outside-inAs I wrote three years ago, airports must embrace their changing role – which many airport managers and owners fail upon. And that is simply another example where the Corona crisis highlights the shortcomings. These shortcomings have been there before. We have too many “good weather managers” that keep running a company (beyond just airline, airport) and have no vision for it, no strategy. They handle day-to-day work and live inside their microverse without understanding or concern about the bigger picture.

Should they now close Erfurt-Weimar (or either of the other questioned airports), it is a direct result of the local stakeholders failing to envision, demand and support a long-term sustainable strategy for the airport. And giving the public airport bashing by the stakeholders, I wouldn’t justify scheduled flights to Erfurt-Weimar either. It’s an example how short-sighted stakeholders run an economic driver into the ground. And just an example how politicos don’t think and guide, but brainlessly worship an implied public (voters) opinion and not act but only react to developments (incl. Corona).

CYA in action: Cover Your Ass. Don’t think, don’t move, don’t risk.

Strategic Indecision and Short Sight

USP
Having a USP means you do things different…

As I’ve written in the two Food for Thoughts in December, there is the Financial Impact of Air Travel for the regions and their economy. If you understand and focus on the need for “incoming”, passengers coming into the region, bringing money to the region. Instead of the sole “outgoing” focus we see with most airports in the “developed countries”. And without this, there is no valid argument to invest into the airport, is there? But with a strategy, it makes sense to invest. Not to subsidize!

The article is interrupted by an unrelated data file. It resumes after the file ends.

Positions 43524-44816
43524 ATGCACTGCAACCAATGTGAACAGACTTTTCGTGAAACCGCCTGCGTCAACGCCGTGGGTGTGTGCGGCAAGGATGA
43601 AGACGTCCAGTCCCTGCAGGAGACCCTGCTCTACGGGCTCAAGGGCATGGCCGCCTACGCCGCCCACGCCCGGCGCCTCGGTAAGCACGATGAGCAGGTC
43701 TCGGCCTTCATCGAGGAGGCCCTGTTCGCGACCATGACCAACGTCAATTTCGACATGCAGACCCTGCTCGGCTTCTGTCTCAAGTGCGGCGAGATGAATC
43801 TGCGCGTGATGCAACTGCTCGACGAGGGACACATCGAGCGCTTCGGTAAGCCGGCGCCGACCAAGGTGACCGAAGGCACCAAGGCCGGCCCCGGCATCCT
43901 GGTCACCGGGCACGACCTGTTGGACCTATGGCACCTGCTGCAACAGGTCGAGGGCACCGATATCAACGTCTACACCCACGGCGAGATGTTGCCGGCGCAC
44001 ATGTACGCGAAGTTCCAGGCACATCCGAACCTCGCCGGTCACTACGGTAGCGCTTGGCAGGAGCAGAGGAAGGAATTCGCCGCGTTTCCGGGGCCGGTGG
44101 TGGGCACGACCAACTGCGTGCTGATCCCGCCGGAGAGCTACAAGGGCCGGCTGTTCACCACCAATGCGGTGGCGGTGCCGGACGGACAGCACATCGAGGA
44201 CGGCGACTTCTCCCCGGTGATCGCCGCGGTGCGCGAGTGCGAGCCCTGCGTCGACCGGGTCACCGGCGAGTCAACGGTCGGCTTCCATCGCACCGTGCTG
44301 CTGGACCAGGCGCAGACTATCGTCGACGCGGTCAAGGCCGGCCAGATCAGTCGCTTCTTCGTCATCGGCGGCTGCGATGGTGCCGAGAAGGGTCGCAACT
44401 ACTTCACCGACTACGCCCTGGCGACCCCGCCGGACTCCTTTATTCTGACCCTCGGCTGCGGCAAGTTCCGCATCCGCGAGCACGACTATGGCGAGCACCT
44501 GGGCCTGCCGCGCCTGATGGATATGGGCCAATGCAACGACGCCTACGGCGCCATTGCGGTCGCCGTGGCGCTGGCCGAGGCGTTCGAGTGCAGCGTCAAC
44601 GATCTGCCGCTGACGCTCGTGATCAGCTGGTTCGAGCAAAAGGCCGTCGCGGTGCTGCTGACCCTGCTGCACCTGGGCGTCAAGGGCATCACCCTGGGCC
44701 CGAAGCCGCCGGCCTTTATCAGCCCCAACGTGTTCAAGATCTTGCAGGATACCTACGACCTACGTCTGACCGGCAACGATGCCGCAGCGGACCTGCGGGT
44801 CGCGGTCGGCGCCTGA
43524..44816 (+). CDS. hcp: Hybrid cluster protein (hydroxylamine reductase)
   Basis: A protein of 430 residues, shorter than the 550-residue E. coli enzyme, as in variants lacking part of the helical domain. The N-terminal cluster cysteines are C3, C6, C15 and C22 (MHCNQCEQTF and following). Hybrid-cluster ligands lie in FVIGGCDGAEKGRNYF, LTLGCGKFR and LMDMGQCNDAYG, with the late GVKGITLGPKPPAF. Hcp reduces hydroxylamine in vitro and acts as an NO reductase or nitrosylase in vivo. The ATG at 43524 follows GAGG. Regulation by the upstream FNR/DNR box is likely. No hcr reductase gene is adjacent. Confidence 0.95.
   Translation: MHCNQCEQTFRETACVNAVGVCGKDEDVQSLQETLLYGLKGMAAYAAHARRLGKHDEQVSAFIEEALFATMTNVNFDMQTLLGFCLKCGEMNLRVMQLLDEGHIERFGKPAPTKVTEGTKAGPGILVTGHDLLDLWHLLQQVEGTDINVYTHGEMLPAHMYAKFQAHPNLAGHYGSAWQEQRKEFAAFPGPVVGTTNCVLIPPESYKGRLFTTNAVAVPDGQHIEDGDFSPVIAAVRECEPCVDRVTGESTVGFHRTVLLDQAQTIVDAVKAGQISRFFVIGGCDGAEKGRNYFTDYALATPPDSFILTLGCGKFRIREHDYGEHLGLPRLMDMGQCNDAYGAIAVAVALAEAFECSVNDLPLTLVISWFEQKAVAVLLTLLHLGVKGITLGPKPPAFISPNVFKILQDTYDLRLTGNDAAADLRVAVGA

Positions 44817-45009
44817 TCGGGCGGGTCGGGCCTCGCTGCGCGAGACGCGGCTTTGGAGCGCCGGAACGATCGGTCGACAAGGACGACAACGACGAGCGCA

The other post in December was about Why Airlines Keep Failing, which is mostly the same reason why airports keep failing to live up to their expectations. No strategy, no stakeholder management (politicos, industry, media, public opinion, etc.). Erfurt-based Thuringian state development agency funding travel for delegations from Berlin, instead supporting the subsidized flights from and to Erfurt. Politicos publicly promoting to travel to Erfurt and Thuringia flying from Frankfurt, Berlin or Leipzig, then taking the train. And even with a Biathlon World Cup taking place in Thuringian Oberhof, places like Weimar, Eisenach and the Thuringian Forrest recreation are, travel to Thuringia not coming through Erfurt in their empty heads.

Scheduled Incoming vs. Charter Outgoing

No Flights (Erfurt, 2011)Again ,there is no reasoning to invest into an airport that only looks at outgoing summer charter flights. The money leaves the region and benefits the destination. Why would I subsidize that?

Without a strategic vision to use an airport incoming as an asset to connect the world to the region and cash in on the incoming air travel, it is a logical consequence to shut down an airport and write it off. In turn, you write off an asset for your region. If I call anything short sighted, this is a very good use case.

I keep explaining “seasoned airport managers” that airports need three foci.

  1. Connection with the global hubs and connectivity there
    At Erfurt, it was a barrel burst to have a flight into Munich by Cirrus Airlines as “partner of Lufthansa”, but with only some Lufthansa code-share, but not even Star Alliance. It was why I very quickly promoted to replace that one with a KLM-Amsterdam-service. With very promising talks ongoing until the political stakeholders decided to shelve all support for scheduled flights. A good reason to end my work there. Aside me being told later that the discussions ceased as they called my number, reaching someone not able to communicate in English.
    So connectivity to global hubs with code-sharing and/or interlining must be prime on any regional airport’s agenda.
  2. Strategic Point-to-Point travel